Respected liberal Senator Joe Tynan is asked to to lead the opposition to a Supreme Court appointment. It means losing an old friend and fudging principles to make the necessary deals, as ... See full summary »
A young boy tells the story of growing up in a fatherless home with his unmarried mother and four spinster aunts in 1930's Ireland. Each of the five women, different from the other in temperament and capability, is the emotional support system, although at times reluctantly, for each other, with the eldest assuming the role of a 'somewhat meddling' overseer. But then into this comes an elderly brother, a priest too senile to perform his clerical functions, who has "come home to die" after a lifetime in Africa; as well, there also arrives the boy's father, riding up on a motorcycle, only to announce that he's on his way to Spain to fight against Franco. Nevertheless, life goes on for the five sisters, although undeniably affected by the presence of the two men, they continue to cope as a close-knit unit... until something happens that disrupts the very fabric of that cohesiveness beyond repair. Written by
BOB STEBBINS <email@example.com>
Kate 'Kit' Mundy:
You work hard at your job, you try to keep the home together but suddenly you realize that cracks are formin' everywhere. It's all about to collapse, Maggie. What I'm most worried about is Rose. If I lose my job, if this house is broken up, what'll become of our Rosie?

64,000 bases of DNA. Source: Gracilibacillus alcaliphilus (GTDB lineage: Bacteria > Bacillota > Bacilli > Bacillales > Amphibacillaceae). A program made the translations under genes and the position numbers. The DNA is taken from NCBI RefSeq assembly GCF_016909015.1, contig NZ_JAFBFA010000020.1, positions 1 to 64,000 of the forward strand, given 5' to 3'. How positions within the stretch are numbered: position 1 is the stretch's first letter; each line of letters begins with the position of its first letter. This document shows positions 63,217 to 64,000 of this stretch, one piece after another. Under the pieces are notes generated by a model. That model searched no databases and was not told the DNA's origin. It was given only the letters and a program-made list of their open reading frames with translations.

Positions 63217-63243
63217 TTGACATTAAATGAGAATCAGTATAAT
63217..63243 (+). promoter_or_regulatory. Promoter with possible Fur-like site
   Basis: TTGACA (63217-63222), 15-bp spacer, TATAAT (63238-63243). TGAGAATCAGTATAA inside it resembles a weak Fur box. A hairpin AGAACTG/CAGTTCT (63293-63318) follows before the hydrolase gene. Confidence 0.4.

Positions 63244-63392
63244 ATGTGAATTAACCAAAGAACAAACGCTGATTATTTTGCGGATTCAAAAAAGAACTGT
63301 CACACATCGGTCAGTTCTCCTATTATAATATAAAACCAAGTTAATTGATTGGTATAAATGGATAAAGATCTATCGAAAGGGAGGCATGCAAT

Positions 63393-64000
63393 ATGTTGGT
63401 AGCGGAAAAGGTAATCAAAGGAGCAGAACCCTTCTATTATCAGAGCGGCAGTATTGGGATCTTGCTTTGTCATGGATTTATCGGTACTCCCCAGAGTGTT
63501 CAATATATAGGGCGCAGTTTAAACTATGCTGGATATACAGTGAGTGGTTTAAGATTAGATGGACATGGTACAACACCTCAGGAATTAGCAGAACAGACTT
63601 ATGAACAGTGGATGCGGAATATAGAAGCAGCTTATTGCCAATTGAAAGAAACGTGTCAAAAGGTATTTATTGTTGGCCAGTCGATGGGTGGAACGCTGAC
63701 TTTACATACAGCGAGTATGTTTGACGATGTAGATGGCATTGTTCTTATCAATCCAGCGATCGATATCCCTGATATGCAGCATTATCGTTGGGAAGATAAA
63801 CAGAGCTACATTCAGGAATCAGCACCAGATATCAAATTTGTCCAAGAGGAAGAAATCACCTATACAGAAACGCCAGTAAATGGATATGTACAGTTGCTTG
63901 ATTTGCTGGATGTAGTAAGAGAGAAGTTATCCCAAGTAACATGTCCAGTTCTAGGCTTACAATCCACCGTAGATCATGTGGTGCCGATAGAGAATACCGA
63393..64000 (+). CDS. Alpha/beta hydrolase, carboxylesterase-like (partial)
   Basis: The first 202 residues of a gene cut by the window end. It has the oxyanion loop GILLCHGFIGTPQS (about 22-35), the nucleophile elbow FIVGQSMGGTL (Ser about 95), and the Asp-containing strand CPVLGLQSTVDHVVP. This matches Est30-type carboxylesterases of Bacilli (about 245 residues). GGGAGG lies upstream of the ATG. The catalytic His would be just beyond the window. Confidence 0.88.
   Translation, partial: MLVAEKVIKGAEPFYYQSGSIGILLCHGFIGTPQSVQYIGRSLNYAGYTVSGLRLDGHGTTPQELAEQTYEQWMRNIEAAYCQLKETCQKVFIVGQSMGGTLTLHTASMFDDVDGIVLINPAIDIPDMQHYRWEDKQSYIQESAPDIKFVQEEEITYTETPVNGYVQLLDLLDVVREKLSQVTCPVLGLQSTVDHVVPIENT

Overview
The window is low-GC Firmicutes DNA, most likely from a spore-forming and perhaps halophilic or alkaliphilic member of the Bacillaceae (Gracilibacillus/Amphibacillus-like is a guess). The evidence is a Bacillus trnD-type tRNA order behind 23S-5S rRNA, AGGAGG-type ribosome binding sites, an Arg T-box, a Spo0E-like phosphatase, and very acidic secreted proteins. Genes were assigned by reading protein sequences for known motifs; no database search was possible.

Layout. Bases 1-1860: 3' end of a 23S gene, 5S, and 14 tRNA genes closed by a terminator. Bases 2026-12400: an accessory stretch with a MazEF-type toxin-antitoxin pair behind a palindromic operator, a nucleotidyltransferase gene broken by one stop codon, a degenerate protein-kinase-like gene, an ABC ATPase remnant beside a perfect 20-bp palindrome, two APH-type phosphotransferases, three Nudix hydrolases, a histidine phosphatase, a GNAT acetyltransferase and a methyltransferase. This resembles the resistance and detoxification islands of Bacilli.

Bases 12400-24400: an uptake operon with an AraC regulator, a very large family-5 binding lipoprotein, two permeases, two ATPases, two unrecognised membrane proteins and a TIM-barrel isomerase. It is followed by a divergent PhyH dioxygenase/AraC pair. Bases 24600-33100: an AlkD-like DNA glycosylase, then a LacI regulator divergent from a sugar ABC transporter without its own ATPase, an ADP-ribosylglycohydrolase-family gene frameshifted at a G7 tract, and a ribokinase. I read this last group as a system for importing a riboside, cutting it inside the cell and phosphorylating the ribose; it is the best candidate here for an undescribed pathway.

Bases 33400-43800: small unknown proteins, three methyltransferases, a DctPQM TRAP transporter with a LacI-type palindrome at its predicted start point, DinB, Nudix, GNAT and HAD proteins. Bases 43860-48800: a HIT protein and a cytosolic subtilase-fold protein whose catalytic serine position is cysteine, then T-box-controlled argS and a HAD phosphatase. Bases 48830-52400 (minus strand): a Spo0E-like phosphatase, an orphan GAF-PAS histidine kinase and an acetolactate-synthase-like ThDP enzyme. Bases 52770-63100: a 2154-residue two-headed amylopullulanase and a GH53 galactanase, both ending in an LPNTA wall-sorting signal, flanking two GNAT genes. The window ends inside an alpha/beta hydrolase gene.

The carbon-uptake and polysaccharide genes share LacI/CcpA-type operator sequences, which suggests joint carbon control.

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A compelling picture of five Irish unwed sisters, their "son", brother, and the son's father.
I saw this play turned into a movie with my wife from a TIVO copy. We were so moved by its beauty, reality, pathos, characters, and what we took to be an authentic depiction of people and scenery in Ireland, at the time of the Spanish Civil War (1936), and of a certain simplicity in an insecure rural life, that I rushed upstairs to this computer to find out who wrote it--and what others may have made of it.
I landed here--where several reviewers confirmed my belief that this is a "keeper". I will save it to be seen (and not to be missed) by all my children and grandchildren. I believe it is a rare chance to meet people whose world is very small, and often very plain, whose words you don't want to miss.
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